• Employee expenses
  • Employer provided housing
  • Employee achievement awards
  • Dependent care
  • Adoption assistance
  • Some education related provisions

Coming down strongly in the pro-complexity column, the proposal creates a special 25 percent rate for pass-through entities, but applies it to either 30 percent of business income or more under a facts-and-circumstance standard.

Looking down the large list of repealed deductions, exclusions and credits, it seems GOP leadership could have a difficult time rounding up the necessary votes. Joining the members of Congress from high income tax states on the No-Vote-Naughty-List are members of Congress from expensive new homes districts. Yet to be determined are members with business interests such as timber, insurance, alternative energy and states using private activity bonds. And, the list goes on. If the Republican caucus stays disciplined, the President could be the one receiving a big, beautiful Christmas present. On the other hand, if this turns into a family Christmas dinner food fight, everyone supporting tax reform could go home empty-handed.

Source:  National Association of Enrolled Agents (NAEA), e@lert, November 3, 2017 edition.

Keep in mind the Tax Reform Act of 1986, which is the largest tax overhaul in history, took over 2 years to pass into law. The Tax Reform Act of 1986 shifted a large part of the tax burden from individuals to corporations; it also exempted millions of low-income households from federal income taxes. President Ronald Reagan called it “a sweeping victory for fairness” where “vanishing loopholes and a minimum tax will mean that everybody and every corporation pay their fair share.”

Another great article if you are so intrigued to gather more information is 2017 Tax Reform: Proposed individual tax changes in the “Tax Cuts & Jobs Act” by Thomson Reuters and can be viewed at 2017 Tax Reform – Thomson Reuters.

Thank you for reading my blog!  If you haven’t already, check out my post from last week of pictures from doggies that sported their Halloween Costumes at our Dog Park Costume Contest.  It was a huge success with over 30 dogs participating.

Tina is an active member of NAEA & WSEA.


And the Winners Are…

Our Costume Contest at the dog park was a huge success with over 30 dogs sporting their Halloween attire! Judges were small business owners in the community (see below). Pictures were taken by Neil Geiger of Neil Geiger Studio. All participants received a Participant Certificate. Thank you to all who participated and enjoyed the event!  Pictures can be viewed at the Event page on FaceBook at Halloween Costume Contest.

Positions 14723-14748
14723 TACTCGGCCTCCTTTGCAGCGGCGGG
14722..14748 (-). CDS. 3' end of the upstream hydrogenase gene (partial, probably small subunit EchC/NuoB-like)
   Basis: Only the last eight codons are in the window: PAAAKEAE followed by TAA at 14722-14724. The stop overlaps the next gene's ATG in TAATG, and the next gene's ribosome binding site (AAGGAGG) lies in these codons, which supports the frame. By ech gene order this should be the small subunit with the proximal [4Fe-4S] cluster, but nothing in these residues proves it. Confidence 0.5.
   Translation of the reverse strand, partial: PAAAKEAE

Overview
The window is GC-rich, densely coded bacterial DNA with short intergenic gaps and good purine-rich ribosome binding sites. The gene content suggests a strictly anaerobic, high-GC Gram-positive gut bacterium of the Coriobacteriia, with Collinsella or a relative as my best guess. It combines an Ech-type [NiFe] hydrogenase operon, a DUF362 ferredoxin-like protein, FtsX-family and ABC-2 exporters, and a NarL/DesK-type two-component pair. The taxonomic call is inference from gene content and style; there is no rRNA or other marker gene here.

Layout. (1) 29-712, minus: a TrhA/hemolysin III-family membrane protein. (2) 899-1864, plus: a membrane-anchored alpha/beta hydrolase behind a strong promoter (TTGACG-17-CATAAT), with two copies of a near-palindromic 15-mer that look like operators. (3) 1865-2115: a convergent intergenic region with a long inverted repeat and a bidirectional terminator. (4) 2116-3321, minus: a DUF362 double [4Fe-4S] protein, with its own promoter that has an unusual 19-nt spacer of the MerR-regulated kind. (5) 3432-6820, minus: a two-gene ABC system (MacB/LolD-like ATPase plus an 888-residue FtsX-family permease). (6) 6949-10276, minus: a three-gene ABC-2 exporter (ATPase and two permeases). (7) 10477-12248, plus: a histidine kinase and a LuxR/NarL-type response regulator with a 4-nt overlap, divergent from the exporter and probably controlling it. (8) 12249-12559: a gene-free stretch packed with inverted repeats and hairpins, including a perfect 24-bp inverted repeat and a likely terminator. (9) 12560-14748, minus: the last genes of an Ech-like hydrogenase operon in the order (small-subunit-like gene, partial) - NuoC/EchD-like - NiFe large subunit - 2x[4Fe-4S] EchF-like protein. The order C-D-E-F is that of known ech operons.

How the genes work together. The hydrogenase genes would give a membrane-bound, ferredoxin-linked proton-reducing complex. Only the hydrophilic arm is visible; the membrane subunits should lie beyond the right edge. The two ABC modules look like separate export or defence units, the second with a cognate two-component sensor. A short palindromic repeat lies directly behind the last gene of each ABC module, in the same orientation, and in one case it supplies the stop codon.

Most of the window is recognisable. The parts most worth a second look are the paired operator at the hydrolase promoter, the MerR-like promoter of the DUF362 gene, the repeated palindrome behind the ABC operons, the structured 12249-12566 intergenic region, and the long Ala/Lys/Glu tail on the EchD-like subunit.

The winners are:

Small Dogs:

1st Place – Raemi as Loofa

2nd Place – Krackers as Poop Factory

3rd Place – Chloe as Ice Cream Sundae

Large Dogs:

1st Place – Copper as Martini

2nd Place – Bailey & Harlow as Flounder & Sebastian (& Mermaid)

3rd Place – Eleanor & Snopper as Snow White & Dopey



Angela Kunz, A DeeVine Consign, Consignment shop at 3319 W. College Ave, Appleton

Bobi Mews, Mary Kay Consultant, Appleton

Cecelia Bos, Bos’ Optimal solutions, Appleton

Cathy Miller, Century 21 Acre Realty, Appleton

Jeremy Van Groll, Beside the Point Bookkeeping & Consulting, Appleton

Dawn Paradiso-Hansen, Compassionate Home Health Care, Appleton


Integrity in Tax & Accounting, LLC is located at 5733 W. Grande Market Drive, Appleton, WI 54913.  We are committed to making our community great for our four-legged family members!


Tax Extensions Due: Tips for Procrastinators

Are you one of the many people that filed a tax extension way back in April? Well, that went fast, didn’t it? Yup, the time’s here. Following are some tips if you are one of these procrastinators.

  • Choose your tax preparer wisely. Read my blog from last week and be sure to safeguard your personal information.
  • Double check the spelling of your Name and Social Security Number are correct. IRS mismatch is a common reason for E-Filing rejection of tax returns. Your name should match the spelling of your first and last name that is on file with the Social Security Administration.
  • Review your tax return for all credits & deductions. Below are some commonly missed items that can increase your refund or decrease your tax amount due:
    • Earned Income Tax Credit, also known as EITC, can be available to families with earned income and primarily dependents. To see if you qualify, use the IRS EITC Assistant at this link –
    • Savors Credit, can be available to income earners who have contributed to a retirement IRA or 401(k). This credit is not available once your income is over certain amounts.
    • American Opportunity Tax Credit, also known as AOTC, is an education tax benefit for parents and students.
  • Know your Adjusted Gross Income, also known as AGI, from your 2015 tax return. This is line 37 on the 2015 Form 1040. This may be required when E-Filing your 2016 tax return.
  • File by Oct. 16 even if you owe taxes and can’t pay them right away. This will reduce penalties and interest that will accumulate on the unpaid amount you owe.
  • Keep a copy of your tax return for at least 3 years. Also, most likely when E-Filing next year, you will need the AGI amount from this year’s tax return.
  • FREE E-Filing, We provide FREE E-Filing of your tax return. This allows for fast, accurate, and secure filing to ensure your tax return is received and accepted by the IRS and State on or before Oct. 16.
  • Set up an Installment Agreement if you are not able to pay the full balance of your amount due. We provide fast, easy, and secure assistance in completing the application for installment agreements.

As always, please do not hesitate to contact me for assistance in completing your tax return.

Thank you for reading my blog!